The feasibility study also compared the University of Texas–Austin to other universities of similar size, revealing that the studied schools had a median of 8.9 square feet of space for activities per student, with UT lagging behind with 3.0 square feet per student. To reach the median, the Texas Union would have had to triple in size. With more research, it continued to be evident that the demand for space was much higher than the availability of space for student activities.
On February 7, 2006 the Student Government Assembly unanimously approved Assembly Bill 29, which authorized a referendum on the SAC to be included in the March 2006 general student election. The referendum was up for vote on February 28 and March 1, 2006, and it passed with 67.72 percent (5,262 students) of the vote supporting its mission, completing a milestone in the battle to bring a second center for students to the 40 Acres. The referendum also became the most successful in the history of UT at the time. The SAC would be located next to Gregory Gym in the east side of campus, the very same area where over thirty years ago, law and engineering students expressed the need for a building of this nature. By voting in support of the referendum to build the SAC, students agreed to pay a $65 fee per semester to fund the costs of the $48 million construction project.
The University broke ground on the SAC in January 2009 and opened its doors in January 2011, providing 149,000 square feet for students to meet, study, and socialize, and creating an additional cultural, academic, and social hub for campus. The SAC stayed true to the idea of “modus operandis” behind college unions, that which suggests student self-government with staff aid. The SAC involved students from day one, engaging students in choosing wall colors, and furnishings, and participating in design meetings with architects.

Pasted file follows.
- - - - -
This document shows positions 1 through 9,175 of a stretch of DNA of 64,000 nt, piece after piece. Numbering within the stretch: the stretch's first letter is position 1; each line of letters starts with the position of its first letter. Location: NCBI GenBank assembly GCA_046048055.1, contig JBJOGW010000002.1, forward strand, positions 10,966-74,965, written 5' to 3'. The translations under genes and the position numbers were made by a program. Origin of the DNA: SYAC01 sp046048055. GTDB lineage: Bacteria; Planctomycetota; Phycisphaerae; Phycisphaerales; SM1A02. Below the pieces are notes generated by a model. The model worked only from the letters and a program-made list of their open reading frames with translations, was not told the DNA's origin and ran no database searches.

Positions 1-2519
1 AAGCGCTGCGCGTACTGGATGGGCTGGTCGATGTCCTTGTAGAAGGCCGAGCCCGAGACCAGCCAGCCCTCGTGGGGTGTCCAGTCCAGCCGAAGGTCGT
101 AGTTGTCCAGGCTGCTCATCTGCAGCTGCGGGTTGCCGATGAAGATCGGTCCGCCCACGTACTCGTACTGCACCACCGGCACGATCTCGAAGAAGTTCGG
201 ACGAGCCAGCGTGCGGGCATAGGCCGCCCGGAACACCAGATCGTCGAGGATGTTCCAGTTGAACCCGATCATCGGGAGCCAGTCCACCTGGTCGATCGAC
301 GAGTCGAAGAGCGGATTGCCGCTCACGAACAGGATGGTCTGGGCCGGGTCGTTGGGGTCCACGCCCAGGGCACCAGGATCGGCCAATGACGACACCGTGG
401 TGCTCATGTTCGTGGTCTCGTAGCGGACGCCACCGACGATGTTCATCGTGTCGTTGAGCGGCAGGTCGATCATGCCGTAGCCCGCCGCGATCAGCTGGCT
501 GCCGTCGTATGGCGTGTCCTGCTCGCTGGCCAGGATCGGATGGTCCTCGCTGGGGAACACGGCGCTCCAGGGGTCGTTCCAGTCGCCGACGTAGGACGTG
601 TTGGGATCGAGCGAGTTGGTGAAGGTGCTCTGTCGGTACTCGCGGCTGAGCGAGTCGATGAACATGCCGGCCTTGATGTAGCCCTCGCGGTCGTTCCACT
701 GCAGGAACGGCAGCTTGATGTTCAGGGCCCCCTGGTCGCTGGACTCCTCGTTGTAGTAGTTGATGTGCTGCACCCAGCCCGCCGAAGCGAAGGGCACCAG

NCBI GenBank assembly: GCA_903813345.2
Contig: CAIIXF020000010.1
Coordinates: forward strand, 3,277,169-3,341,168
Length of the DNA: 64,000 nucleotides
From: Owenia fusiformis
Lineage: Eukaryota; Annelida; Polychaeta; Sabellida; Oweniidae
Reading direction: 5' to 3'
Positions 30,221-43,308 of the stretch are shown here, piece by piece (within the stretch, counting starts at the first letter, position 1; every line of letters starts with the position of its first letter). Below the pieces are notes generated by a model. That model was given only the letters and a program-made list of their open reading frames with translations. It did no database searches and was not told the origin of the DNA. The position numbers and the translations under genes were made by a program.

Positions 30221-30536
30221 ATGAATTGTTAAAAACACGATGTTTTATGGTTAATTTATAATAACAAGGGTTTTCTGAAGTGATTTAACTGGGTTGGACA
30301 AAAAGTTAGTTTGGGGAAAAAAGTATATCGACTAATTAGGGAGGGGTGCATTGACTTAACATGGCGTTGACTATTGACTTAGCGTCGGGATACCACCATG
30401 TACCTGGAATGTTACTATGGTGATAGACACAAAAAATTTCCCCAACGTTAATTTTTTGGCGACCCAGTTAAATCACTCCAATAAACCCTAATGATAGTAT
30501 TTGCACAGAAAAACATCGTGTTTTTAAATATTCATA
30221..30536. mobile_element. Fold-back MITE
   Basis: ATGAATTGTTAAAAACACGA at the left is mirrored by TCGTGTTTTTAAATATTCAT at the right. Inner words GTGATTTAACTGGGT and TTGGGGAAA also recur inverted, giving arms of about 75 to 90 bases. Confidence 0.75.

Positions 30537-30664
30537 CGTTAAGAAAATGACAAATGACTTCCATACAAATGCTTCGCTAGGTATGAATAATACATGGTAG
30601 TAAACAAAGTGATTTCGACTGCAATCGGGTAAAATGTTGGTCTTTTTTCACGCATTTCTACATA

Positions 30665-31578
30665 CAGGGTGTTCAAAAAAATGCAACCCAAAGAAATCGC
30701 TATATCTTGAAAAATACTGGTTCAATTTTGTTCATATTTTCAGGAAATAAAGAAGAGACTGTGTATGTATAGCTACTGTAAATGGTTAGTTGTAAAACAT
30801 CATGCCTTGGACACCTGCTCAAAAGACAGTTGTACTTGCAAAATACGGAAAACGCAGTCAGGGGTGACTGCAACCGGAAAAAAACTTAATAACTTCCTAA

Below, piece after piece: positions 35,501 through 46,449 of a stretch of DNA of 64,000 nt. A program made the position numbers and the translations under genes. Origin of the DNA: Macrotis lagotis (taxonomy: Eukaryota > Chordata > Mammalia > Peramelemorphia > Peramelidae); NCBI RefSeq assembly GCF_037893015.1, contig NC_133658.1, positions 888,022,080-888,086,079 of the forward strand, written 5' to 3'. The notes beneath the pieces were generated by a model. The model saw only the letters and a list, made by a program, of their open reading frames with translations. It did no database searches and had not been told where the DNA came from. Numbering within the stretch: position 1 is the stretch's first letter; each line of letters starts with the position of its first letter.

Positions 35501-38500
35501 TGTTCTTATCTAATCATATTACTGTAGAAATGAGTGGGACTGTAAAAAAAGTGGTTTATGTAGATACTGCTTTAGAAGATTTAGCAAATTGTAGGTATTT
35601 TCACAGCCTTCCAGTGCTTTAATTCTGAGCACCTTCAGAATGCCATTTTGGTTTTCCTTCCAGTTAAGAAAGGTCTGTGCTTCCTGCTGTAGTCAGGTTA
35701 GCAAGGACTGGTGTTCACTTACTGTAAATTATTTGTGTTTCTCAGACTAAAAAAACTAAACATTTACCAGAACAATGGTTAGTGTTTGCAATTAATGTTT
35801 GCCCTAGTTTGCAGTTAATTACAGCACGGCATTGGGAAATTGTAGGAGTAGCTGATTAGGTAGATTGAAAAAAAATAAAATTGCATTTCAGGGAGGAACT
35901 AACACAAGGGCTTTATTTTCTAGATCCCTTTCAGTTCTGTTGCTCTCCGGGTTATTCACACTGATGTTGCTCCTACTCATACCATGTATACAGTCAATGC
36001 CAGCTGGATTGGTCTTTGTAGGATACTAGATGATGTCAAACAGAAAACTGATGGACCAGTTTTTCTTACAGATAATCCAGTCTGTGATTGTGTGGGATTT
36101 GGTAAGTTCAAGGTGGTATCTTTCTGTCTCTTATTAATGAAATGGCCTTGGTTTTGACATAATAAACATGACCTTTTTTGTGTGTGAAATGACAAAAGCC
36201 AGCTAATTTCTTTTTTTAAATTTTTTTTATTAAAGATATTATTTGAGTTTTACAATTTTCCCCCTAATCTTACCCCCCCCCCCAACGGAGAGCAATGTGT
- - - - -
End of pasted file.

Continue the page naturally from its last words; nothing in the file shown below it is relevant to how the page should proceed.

In a 1975 article of The Alcalde
, Shirley Bird Perry, former Texas Union program advisor, referred to the college union as the place where “an uptight engineer plays the guitar, a law student plays Hamlet, a math major makes a film, an accountant reads poetry, a musician debates politics.” This remains true in the SAC, within the walls of a Black Box Theatre, on the screens of the Auditorium, by the fireside lounge, and in the Dance Rehearsal Space. While debate societies are not as prominent as they were in the early college unions of Oxford and Cambridge, debate still takes place in the SAC Legislative Assembly Room, as legislative student organizations discuss issues the students face. The hope is that the SAC continues to be that new and improved “campus living room” on the 40 Acres, where students’ college experiences come to life.
To learn more about the Student Activity Center at the University of Texas–Austin please visit www.utsac.org
. This post is part of a series of campus stories about the history and role of college unions. For more stories and examples like this, check out the second edition of The College Union Idea publication, released in 2012 to chronicle the philosophy and function of the college union throughout more than 100 years.
is the Graduate Intern for the Student Activity Center at University of Texas–Austin.
Cecilia Lopez is a recent graduate of the college and university personnel administration master’s program at the University of Texas–Austin. Cecilia currently serves as the graduate intern for the Student Activity Center. She is looking forward to kicking off her career in the field. Her practice areas of interest include college unions, student activities, student employee development, and social media engagement in higher education.